Review of A Court of Mist and Fury

ACourtofMistandFury

Amazingly beautiful cover! So many unexpected twists. An ending I had to read twice as more and more depth was revealed. Oh so good! That’s A Court of Mist and Fury by Sarah J. Maas.

SUMMARY (from back): Feyre survived Amarantha’s clutches to return to the Spring Court–but at a steep cost. Though she now has the powers of the High Fae, her heart remains human, and it can’t forget the terrible deeds she performed to save Tamlin’s people.

Nor has Feyre forgotten her bargain with Rhysand, High Lord of the feared Night Court. As Feyre navigates its dark web of politics, passion, and dazzling power, a greater evil looms–and she might be key to stopping it. But only if she can harness her harrowing gifts, heal her fractured soul, and decide how she wishes to shape her future–and the future of a world cleaved in two.

WHAT I THOUGHT: Maas is a master at storytelling. Period. And this book is even better than the first in this series.

I chose to reread A Court of Thorns and Roses to get back up to speed before reading this one. And I’m glad I did because I’d forgotten so many of the details Maas gave us. For instance, I’d forgotten just how broken Feyre is from her time “under the mountain.” This installment picks up with Feyre reeling from that trauma. She’s back with Tamlin and we’re breathing a sigh of relief…but not for long for he wants to put her in a glass box to protect her from every danger (to protect his fragile heart), while she withers from the stifling confinement…confinement not unlike what she experienced under the mountain, and she fractures.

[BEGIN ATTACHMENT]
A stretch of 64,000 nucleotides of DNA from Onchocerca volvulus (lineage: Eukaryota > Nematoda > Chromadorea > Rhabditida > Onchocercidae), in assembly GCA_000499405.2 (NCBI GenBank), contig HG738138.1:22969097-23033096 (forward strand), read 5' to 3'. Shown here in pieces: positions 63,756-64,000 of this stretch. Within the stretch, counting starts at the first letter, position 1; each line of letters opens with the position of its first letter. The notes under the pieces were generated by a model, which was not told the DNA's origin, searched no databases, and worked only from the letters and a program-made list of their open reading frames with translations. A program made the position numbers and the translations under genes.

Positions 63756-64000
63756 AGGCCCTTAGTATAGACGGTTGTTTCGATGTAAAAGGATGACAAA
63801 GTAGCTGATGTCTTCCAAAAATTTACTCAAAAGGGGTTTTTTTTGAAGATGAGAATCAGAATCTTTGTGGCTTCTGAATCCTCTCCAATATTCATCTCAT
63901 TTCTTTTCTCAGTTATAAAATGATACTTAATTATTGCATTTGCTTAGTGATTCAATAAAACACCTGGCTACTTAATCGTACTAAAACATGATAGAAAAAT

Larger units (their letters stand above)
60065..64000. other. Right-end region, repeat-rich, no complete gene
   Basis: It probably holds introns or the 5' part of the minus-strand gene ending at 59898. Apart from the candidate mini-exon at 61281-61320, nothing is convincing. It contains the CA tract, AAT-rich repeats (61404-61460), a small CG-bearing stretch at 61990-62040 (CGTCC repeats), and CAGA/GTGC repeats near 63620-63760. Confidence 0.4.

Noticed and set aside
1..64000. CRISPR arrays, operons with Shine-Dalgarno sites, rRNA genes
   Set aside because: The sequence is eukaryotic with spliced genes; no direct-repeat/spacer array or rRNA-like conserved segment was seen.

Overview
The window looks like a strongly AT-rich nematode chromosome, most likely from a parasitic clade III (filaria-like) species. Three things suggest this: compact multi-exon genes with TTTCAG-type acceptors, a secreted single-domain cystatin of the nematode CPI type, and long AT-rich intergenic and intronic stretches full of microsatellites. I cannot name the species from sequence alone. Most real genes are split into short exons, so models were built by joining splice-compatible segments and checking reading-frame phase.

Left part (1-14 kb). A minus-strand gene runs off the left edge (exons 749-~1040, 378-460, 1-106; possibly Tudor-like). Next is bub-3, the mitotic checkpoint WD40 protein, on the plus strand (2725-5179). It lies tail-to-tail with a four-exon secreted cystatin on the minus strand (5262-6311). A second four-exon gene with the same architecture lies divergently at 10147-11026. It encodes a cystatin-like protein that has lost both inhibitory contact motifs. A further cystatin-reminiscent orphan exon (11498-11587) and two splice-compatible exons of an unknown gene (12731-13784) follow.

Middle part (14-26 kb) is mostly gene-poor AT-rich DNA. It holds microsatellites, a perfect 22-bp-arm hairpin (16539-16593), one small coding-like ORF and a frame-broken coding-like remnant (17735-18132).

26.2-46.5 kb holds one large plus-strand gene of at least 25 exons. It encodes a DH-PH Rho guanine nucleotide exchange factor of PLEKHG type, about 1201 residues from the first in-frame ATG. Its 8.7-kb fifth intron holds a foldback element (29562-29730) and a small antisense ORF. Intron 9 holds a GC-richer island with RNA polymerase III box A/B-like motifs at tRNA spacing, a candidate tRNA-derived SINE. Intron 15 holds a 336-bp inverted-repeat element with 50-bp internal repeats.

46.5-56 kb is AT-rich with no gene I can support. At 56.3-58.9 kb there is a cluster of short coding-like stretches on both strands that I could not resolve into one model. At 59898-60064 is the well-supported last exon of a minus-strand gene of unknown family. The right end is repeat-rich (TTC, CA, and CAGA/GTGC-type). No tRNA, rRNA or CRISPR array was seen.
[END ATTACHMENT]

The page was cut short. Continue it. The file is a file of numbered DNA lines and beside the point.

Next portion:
As if that’s not a complex enough beginning, the Lord of the Night Court intervenes… I love how Maas uses characters she’s coached us to hate, just to reveal another side that explains why they behave as they do…and from motives we not only accept, but actually advocate, launching us in a whole new direction. As a side note, I loved the banter between Feyre and Rhys–It’s clear they both use it to protect themselves from being vulnerable and exposed, but at the same time in my head I’m thinking, just lay yourself open and bear, you won’t regret it. Oh feels…

Sarah introduces a host of five major new characters, an inner circle, that are each so different from each other, wounded and traumatized just like Feyre. I loved how they each grow and develop throughout the story helping Feyre sort through and begin to heal from her brokenness. What awesome friends.

In book two, we also discover what that “minor” detail in book one accomplished when all seven Lords gave a drop of their power to bring Feyre back to life.  Look out. Talk about power…I’m looking forward to seeing what happens when Feyre masters these new abilities in book three because the story is just begging to go there, especially when the King of Hybern needs to be dealt with. And we already have forewarning that the dude plans to use Feyre, and not for good.